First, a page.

— Wesley, Owl Eyes Editor
  11. The word “mad” can be used as a verb, as it is used here, to mean “to make someone lose their mind.” By using the verb form of the word, Albany puts all of the blame on his wife and sister-in-law, accusing Goneril (and Regan) of making Lear go mad and lose his mind. Lear’s daughters have attributed his madness to his age, blind to their own role in bringing it on because of their selfishness. Albany has begun to see through his wife’s greed to get a better understanding of events.

    — Wesley, Owl Eyes Editor
  12. Oaths of allegiance often include a pledge of service in life as well as death. That Edmund has pledged his service to Goneril in death only offers insight into the condition of Goneril’s plans for power. While life has positive associations and connotations, death largely has negative ones. That Edmund associates Goneril with the ranks of death suggests that she is on a destructive course with her plans for power, possibly foreshadowing more violence to come.

    — Wesley, Owl Eyes Editor
  13. Presumably Goneril goes offstage to her tent so that she will be able to sit down and write an answer to the letter. She would have to have a table and chair, some paper, ink, and a quill to do the writing. This would leave Albany alone with the Messenger, so Goneril would not overhear her husband say her will take revenge on those who blinded Gloucester, mainly on Goneril's loved one Edmund.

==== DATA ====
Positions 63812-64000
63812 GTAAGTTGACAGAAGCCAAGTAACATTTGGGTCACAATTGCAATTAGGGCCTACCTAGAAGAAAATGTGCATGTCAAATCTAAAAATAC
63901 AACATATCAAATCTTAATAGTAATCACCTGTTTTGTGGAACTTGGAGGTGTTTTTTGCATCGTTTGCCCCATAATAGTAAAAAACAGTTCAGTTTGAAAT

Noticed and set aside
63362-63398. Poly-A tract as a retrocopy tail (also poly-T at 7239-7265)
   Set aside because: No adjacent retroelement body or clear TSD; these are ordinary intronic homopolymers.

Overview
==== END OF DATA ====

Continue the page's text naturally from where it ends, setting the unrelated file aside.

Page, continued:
Shakespeare often incorporates or implies stage directions in his dialogue. Goneril has no particular reason to say, "I'll read, and answer." She isn't addressing her husband, who hates her and is probably ignoring her. She wouldn't explain to the Messenger where she was going and why. Goneril is the kind of woman who would simply tell the Messenger, "Wait here!" The sentence "I'll read and answer" is intended to inform the audience why she is leaving and where she is going. She could read the letter right where she is standing, but she probably prefers to read it in privacy, since it may contain confidential matters; and she cannot answer the letter without going to her tent where she would have a table and writing materials. Shakespeare wants her gone because he doesn't want her to overhear the ensuing conversation between Albany and the Messenger, especially when Albany swears to take revenge for blinding Gloucester. He must mean he intends to punish Edmund for betraying his own father, and the most likely punishment would be death.